An Honest Athlete
Jacob’s heart pounded as he bent into position. He shifted his weight back and forth at the starting line. The starter pointed his gun straight in the air and everything went silent.
Jacob dashed into the water and began kicking his legs and churning his arms as fast as he could. This was Jacob’s first triathlon, and he wanted to do his best. He had been training hard. He was on the neighborhood swim team, and he had competed in a lot of running races. He knew he had a good chance of doing well.
Jacob finished the 50-meter swim in second place and ran to his bike. He dried off, threw on his shirt and shoes, fastened his helmet, and pedaled out of the transition area.
Jacob was supposed to ride about two miles (3.2 km) on his bike, but he wasn’t sure how long it would take. He came to an orange cone, but there wasn’t anyone to direct him. It looked like another boy had turned around at the cone, so he did too. He pedaled back to the transition area and got ready to run.
Jacob ran the last part of the course so hard he thought his lungs would burst, but he felt good when he crossed the finish line. He felt even better when he realized he was in first place!
He found Mom in the crowd, but she wasn’t smiling. “Jacob, are you sure you did the bike part of the race right?” she asked.
“I think so,” Jacob said.
“Your time is so fast,” Mom said. “I think you missed part of the course.”
“Let’s go walk through the bike course,” Dad said. “You can tell me where you rode your bike.”
Jacob and Dad started walking along the course, with Dad holding the course map. When they got to the orange cone, Jacob saw other bikers going past the cone—not turning around. Dad checked the map. The cone wasn’t the turn-around point. Jacob had accidentally missed a third of the course.
Jacob held back tears. He knew he had to tell the race officials he had made a mistake, but he didn’t want to. That meant he would be disqualified and that he wouldn’t get the first-place trophy.
Jacob walked up to a race official. “Excuse me,” Jacob said. “I wanted to tell you that I made a mistake. I missed a part of the bike course, so my time probably shouldn’t count.”
“It took a lot of courage to tell us that,” the official said. “Thanks.”
Jacob nodded, but his eyes filled with tears. Mom gave him a hug.
“I want to go home,” Jacob said. He felt tired and defeated.
But then he heard the race official on the microphone.
“It’s been quite a race!” he said. “And we saw a great example of good sportsmanship today. We had a boy who would have won first place, but he was honest enough to admit that he made a mistake on the bike course. I want everybody to give him a big cheer.”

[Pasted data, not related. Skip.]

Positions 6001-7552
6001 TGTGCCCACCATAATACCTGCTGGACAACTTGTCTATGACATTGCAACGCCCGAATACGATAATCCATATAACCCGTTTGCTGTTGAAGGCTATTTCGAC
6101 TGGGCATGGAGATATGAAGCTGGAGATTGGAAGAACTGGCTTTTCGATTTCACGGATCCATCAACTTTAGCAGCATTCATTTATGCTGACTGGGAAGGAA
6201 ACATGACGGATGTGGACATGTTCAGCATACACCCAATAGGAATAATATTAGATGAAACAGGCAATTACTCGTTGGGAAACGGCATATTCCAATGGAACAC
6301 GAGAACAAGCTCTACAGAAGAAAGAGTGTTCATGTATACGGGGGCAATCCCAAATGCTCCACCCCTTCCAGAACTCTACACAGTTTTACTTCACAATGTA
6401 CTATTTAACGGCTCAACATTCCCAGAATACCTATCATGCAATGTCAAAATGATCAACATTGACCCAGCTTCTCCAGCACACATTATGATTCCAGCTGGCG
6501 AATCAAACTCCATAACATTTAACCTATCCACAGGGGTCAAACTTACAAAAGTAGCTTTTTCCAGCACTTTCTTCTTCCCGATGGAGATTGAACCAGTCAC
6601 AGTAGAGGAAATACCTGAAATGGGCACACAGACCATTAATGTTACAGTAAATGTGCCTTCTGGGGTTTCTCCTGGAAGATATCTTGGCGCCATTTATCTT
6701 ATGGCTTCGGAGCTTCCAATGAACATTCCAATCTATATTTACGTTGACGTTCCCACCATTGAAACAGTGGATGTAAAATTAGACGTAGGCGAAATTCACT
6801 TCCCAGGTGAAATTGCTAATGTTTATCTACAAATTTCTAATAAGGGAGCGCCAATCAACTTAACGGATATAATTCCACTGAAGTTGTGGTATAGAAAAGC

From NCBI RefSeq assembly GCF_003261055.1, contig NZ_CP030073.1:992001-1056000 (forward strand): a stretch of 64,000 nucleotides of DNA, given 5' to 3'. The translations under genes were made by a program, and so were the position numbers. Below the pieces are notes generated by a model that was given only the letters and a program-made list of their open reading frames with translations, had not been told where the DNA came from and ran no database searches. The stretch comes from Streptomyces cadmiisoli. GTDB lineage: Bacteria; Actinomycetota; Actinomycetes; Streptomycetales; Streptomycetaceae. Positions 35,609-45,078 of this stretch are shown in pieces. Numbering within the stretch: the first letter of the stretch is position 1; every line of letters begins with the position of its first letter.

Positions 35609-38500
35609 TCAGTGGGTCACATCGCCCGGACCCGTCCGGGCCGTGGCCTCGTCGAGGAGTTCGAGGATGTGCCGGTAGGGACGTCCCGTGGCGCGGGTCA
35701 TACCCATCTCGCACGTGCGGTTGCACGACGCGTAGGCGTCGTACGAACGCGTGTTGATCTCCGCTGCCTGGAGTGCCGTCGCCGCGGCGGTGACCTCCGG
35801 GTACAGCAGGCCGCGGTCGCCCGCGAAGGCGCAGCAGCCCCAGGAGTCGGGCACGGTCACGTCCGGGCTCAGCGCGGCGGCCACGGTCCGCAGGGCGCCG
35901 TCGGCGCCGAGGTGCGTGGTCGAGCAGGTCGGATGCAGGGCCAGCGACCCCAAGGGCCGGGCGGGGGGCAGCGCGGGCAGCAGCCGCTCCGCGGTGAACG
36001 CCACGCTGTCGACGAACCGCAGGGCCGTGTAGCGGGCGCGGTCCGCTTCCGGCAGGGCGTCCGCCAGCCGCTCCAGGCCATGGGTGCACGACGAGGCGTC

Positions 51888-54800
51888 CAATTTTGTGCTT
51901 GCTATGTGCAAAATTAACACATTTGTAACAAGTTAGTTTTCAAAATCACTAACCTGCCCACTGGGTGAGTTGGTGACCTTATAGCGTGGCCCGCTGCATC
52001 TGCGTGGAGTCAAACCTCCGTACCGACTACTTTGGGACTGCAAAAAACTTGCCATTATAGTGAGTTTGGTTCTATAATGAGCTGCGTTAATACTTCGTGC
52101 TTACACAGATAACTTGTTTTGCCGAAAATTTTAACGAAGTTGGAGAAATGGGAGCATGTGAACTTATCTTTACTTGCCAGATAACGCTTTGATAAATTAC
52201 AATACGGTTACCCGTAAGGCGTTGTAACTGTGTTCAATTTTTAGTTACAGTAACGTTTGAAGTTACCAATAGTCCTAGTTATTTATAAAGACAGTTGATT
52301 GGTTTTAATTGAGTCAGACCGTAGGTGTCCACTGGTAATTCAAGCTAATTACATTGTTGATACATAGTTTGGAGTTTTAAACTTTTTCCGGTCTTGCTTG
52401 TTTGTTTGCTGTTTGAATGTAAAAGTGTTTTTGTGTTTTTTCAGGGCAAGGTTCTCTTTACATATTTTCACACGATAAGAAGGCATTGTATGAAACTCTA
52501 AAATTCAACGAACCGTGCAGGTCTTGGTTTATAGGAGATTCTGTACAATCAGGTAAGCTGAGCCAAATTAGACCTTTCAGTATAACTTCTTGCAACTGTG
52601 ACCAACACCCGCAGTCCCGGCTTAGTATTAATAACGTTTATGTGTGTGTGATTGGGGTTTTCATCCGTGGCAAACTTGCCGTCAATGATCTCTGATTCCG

A cheer went up from the crowd. It took Jacob a second to realize what was happening. They were cheering for him! Not because he had won, but because he had done the right thing.
On the way home, Dad told Jacob stories about other athletes who had made mistakes. He learned that everybody makes mistakes. He also learned that sometimes being honest gets you the biggest cheer of all.
Never Let Go
From an interview with Elder Lawrence E. Corbridge of the Seventy; by Lindsay Stevens
I grew up as a cowboy working on my family’s cattle ranch. One of my jobs was to gather hay from the fields with a dump rake, which is a giant rake pulled by a team of two horses. Driving the team, I raked up hay and dumped it into large piles. One day when I was 11, I thought I heard something broken in the rake. I pulled on the reins to stop the horses. When they stopped, I let go of the reins and jumped off to see what the problem was.
As soon as I got off, the horses turned around and looked at me. When they saw that I had let go of the reins, they bolted away, racing for the barn with the big rake bouncing along behind them. I was left far behind, alone and afraid.
When the horses got to the barn they ran through the door, but the dump rake was too big and it crashed into the barn. The doors were badly damaged and so was the rake. I knew I was in trouble.
This experience taught me to never let go of the reins, not even for a moment. Lehi’s dream in the Book of Mormon also teaches about never letting go of something—the iron rod, which is the word of God. We should never let go of the iron rod, not even for a moment. If we hold onto the gospel principles tightly, we will get where we want to go, which is back to live with Heavenly Father. If we let go of the gospel principles, bad things can happen very quickly. We must always try to choose the right and never let go of the iron rod.
I Feel My Savior’s Love
© 1978, 1979 by K. Newell Dayley. Arr. © 2012 IRI. All rights reserved. This song may be copied for incidental, noncommercial church or home use. This notice must be included on each copy made.
Practice tip: Look for places in the song where notes follow the same pattern.
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